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Covid-19 lockdown: How it will affect your employer's finances

With South African businesses facing an unprecedented crisis, many are worried about whether they will be able to afford to pay their employees when they close down operations for the 21-day national shutdown. Some employers are concerned about the morale of employees in these difficult times.
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South Africa's President Cyril Ramaphosa has announced some measures to provide financial relief for distressed employers during this difficult time. Although we are waiting for details on how all of this should be implemented, employers must take note of the following:

Employment Tax Incentive (ETI) reimbursements


Employers can claim the ETI on a monthly basis if they employ qualifying employees. If this is not claimed (and certain conditions are met), then SARS reimburses the employer after the six-month and 12-month reconciliation period is completed. SARS will speed up the payment of these reimbursements to monthly payments.

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Delayed PAYE payments


If you are a tax compliant employer, with a turnover of less than R50m, SARS will allow you to postpone the payment of up to 20% of your PAYE (Pay-As-You-Earn) bill over the next four months. It needs to be clarified how this will be implemented and whether the first allowable postponement will apply to PAYE due on or before 7 April (based on salaries for March), or whether it would only be applicable to PAYE due on 7 May (based on salaries for April).

Temporary employer/employee relief scheme (TERS)


The Department of Employment and Labour has approved a temporary employer/employee relief scheme (TERS). This enables employers to pay employees with funds made available by the UIF as a TERS allowance. Certain conditions must be met for the UIF to pay the amount to the employer. The maximum TERS allowance payable for each employee, is R17,242 per month.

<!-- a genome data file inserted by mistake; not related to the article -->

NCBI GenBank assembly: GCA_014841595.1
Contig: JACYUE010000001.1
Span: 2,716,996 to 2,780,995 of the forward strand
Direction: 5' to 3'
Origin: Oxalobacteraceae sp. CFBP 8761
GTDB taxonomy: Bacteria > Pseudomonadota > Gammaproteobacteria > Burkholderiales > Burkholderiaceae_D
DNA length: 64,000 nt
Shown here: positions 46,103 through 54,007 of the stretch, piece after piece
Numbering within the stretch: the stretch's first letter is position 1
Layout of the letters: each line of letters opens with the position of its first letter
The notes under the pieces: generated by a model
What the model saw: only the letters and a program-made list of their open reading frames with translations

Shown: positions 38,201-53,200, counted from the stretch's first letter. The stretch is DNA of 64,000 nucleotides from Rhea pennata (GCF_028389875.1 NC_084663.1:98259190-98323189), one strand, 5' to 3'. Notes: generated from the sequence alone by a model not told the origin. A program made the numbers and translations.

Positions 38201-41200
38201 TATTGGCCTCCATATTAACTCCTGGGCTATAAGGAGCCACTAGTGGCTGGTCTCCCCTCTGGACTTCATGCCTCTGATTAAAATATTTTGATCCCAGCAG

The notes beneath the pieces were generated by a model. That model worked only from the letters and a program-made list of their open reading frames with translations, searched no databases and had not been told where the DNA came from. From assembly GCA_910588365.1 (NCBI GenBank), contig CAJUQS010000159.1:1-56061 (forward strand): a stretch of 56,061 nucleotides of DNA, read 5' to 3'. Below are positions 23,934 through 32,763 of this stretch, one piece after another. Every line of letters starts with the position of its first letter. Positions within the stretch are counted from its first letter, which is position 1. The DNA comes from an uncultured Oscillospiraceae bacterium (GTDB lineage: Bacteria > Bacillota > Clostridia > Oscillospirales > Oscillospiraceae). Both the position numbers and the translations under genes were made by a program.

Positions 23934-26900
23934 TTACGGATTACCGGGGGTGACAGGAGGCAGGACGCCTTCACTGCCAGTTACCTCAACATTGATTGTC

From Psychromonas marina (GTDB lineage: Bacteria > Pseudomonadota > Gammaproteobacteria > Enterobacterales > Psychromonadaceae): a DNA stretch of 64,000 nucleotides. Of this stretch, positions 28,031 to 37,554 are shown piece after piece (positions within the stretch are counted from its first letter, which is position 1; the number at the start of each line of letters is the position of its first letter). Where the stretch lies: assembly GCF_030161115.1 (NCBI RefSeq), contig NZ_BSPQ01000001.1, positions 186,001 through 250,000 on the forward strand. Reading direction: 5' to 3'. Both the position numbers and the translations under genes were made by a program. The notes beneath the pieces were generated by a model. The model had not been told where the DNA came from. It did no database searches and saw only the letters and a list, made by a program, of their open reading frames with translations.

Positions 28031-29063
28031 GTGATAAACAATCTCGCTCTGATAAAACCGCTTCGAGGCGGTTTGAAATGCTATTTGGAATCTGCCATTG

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Tax subsidies


There will be a tax subsidy of up to R500 per month for the next four months for employees in the private sector who earn less than R6,500. This will be implemented under the Employment Tax Incentive (ETI) scheme. It is yet to be clarified how this will be applied and whether the employer or the employee, or both would benefit from the tax subsidy.

UIF and SDL contributions


Government is exploring the possibility of reducing UIF and Skills Development Levy (SDL) contributions. This will only be applicable for a short period of time. Currently, both an employee and an employer contribute 1% of remuneration (which is subject to UIF) towards UIF, and an employer contributes 1% of remuneration (which is subject to SDL) towards SDL.

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Even though employers are experiencing stressful and difficult times, it shouldn’t stop them from running a compliant payroll. The deadline for the employer annual reconciliation (EMP501) remains the end of May.

Employers must not use the PAYE withheld from employees as a cash-flow tool, as this is prohibited by law. They should withhold and pay SARS the correct amount of PAYE and use the other measures available to navigate these times.

About Yolandi Esterhuizen

Yolandi Esterhuizen oversees the interpretation and implementation of tax, labour and protection of personal information legislation into Sage's HR and payroll as well as accounting products across Africa and the Middle East. She brings to her role expert knowledge and consulting experience in tax and labour law, including PAYE, Employment Tax Incentive, Employment Equity, Skills Development and Labour Relations.
    Comment
    Penelope Khuzwayo
    I appreciate the article. My concern is of businesses that are cutting salaries by 60% for employees can a company do that - only pay you 40% of your salary through no fault off your own as a result of the Lockdown
    Posted on 26 Mar 2020 21:32

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